German Chancellor Angela Merkel has said that the eurozone’s financial problems may be worse than previously thought, calling it Europe’s biggest crisis since the World War Two.
In a one-hour address to her Christian Democrats Party, an uncharacteristically-emotional Merkel offered no new ideas for resolving the crisis that has forced bailouts of Greece, Portugal and Ireland. Instead, she urged her party to set aside misgivings about the sustainability of the euro and to accept closer political integration as a solution for the eurozone’s deepening debt crisis.
The two-day party conference was originally supposed to focus on education policy but Europe's debt crisis has dominated headlines for months and thrust itself into the center of the debate.
Last week alone, the leaders of Greece and Italy were forced out and replaced with technocratic governments tasked with pushing through tough austerity measures.
Italian Prime Minister designate Mario Monti said on Monday that he needs time to implement the spending cuts and economic reforms that parliament approved last week, but urged Italians to prepare for sacrifices.
Merkel does not face an election until 2013, but knows that she too could become a victim of the eurozone turmoil if she puts a foot wrong.
"If the euro fails, then Merkel will fail. That's pretty clear," Juergen Dierks, a 57-year old CDU delegate from Lower Saxony told Reuters.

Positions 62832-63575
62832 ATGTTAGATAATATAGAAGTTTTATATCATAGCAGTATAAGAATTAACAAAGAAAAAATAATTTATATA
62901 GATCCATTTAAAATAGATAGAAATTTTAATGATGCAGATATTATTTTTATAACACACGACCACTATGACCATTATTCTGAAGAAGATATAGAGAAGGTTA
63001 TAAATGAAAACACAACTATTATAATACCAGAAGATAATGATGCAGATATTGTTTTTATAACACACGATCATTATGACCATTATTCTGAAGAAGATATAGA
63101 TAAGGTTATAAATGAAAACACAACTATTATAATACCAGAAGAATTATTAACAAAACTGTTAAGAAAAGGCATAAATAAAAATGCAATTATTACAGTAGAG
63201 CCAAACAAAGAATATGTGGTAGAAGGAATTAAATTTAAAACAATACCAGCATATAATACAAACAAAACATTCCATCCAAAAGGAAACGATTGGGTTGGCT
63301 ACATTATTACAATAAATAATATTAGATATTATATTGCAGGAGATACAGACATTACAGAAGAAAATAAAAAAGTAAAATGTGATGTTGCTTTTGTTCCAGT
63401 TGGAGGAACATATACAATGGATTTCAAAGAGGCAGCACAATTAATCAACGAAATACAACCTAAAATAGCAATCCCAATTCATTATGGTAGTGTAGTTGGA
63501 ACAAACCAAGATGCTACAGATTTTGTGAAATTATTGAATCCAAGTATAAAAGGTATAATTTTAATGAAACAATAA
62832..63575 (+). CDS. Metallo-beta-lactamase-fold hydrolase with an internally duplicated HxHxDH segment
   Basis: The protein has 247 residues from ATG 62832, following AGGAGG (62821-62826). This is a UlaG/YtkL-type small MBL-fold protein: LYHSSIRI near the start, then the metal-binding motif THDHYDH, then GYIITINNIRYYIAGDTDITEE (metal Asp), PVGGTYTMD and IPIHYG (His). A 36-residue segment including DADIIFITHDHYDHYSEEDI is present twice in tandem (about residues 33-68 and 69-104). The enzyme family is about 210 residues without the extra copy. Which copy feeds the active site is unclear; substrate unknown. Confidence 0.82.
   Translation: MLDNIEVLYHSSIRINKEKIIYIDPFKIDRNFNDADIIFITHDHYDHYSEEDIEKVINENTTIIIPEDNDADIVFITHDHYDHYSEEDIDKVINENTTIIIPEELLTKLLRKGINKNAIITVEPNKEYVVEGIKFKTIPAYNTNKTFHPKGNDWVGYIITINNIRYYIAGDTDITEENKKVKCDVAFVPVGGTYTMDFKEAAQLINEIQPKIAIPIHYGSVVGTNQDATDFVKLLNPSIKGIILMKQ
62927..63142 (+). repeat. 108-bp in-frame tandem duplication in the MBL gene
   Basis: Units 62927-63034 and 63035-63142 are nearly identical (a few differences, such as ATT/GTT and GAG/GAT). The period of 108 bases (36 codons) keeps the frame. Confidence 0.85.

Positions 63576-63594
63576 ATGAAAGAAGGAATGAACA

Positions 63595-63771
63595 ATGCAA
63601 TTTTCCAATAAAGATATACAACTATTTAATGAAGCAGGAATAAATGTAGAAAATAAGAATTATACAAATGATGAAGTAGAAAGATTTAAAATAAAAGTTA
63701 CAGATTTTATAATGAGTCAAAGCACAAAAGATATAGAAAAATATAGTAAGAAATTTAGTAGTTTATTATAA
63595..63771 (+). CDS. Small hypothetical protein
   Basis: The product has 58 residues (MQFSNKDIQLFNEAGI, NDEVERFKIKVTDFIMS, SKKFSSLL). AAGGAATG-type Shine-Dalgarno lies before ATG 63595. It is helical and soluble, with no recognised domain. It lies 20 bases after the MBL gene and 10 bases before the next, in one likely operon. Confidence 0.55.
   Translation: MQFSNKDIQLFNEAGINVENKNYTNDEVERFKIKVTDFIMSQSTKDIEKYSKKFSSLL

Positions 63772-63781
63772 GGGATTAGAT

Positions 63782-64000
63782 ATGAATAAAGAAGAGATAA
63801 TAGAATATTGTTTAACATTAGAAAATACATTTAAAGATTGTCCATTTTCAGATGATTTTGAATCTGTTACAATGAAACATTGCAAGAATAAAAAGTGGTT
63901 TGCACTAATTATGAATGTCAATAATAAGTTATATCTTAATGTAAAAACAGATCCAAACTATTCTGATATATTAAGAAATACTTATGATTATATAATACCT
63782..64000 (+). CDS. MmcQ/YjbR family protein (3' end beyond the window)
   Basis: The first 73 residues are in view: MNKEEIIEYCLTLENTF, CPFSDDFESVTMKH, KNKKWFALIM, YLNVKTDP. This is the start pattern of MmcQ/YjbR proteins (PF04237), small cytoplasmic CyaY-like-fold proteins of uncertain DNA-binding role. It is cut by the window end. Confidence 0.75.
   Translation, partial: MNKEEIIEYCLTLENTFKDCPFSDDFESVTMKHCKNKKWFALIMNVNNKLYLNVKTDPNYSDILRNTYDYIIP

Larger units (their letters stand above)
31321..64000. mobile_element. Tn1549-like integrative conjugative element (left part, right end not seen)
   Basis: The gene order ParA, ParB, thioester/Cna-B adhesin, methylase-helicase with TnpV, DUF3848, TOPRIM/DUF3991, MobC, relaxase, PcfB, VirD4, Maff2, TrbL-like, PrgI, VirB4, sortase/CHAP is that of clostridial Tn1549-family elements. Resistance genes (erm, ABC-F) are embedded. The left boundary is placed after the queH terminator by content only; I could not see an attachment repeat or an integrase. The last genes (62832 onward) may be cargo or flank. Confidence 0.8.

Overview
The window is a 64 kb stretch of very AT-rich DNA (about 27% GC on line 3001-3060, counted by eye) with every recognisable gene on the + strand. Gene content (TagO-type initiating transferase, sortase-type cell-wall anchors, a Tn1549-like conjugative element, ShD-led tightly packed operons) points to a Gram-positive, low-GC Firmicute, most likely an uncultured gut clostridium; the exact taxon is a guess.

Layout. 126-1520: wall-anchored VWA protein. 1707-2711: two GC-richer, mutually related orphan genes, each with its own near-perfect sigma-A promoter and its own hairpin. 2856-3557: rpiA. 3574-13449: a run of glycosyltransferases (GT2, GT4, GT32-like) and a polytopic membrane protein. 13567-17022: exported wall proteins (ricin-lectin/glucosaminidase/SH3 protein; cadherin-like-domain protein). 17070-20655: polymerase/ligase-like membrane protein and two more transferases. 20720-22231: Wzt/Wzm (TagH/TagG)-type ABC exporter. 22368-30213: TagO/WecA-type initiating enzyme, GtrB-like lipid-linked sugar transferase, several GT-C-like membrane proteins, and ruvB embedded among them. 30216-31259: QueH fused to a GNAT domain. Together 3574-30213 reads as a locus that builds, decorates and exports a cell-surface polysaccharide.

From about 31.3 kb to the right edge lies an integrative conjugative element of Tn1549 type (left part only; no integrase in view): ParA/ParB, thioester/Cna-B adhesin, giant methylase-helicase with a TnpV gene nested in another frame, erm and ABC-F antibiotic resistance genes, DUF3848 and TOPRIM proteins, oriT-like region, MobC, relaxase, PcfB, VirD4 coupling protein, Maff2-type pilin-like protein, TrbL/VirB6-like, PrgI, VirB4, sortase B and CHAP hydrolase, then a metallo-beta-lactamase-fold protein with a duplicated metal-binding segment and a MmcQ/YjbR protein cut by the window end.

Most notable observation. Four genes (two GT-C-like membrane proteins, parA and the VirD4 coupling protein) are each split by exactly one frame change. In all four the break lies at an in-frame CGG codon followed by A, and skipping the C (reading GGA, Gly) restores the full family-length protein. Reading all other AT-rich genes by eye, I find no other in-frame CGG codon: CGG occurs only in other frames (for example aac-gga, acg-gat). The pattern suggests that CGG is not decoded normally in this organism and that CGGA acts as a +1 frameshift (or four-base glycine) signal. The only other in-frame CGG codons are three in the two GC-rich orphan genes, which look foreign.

Asked about Merkel's demand that the party accept "more Europe," Dierks responded: "We all know there is no other choice."
But British Prime Minister David Cameron yesterday rebuffed Merkel’s push for closer political integration, saying “the crisis offers an opportunity for powers to ebb back from Europe to nation states,” a statement underlying Britain’s growing distance from the 17-nation euro area as it seeks to resolve its debt crisis.
Cameron and his ministers have in recent weeks been pushing Merkel and other eurozone leaders to act decisively to contain the crisis.
The EU should be an alliance “that understands and values national identity and sees the diversity of Europe’s nations as source of strength,” Cameron said in a report by Businessweek.
“Change brings opportunities: An opportunity to begin to refashion the EU so it better serves this nation’s interests and the interests of its other 26 nations too; an opportunity, in Britain’s case, for powers to ebb back instead of flow away.”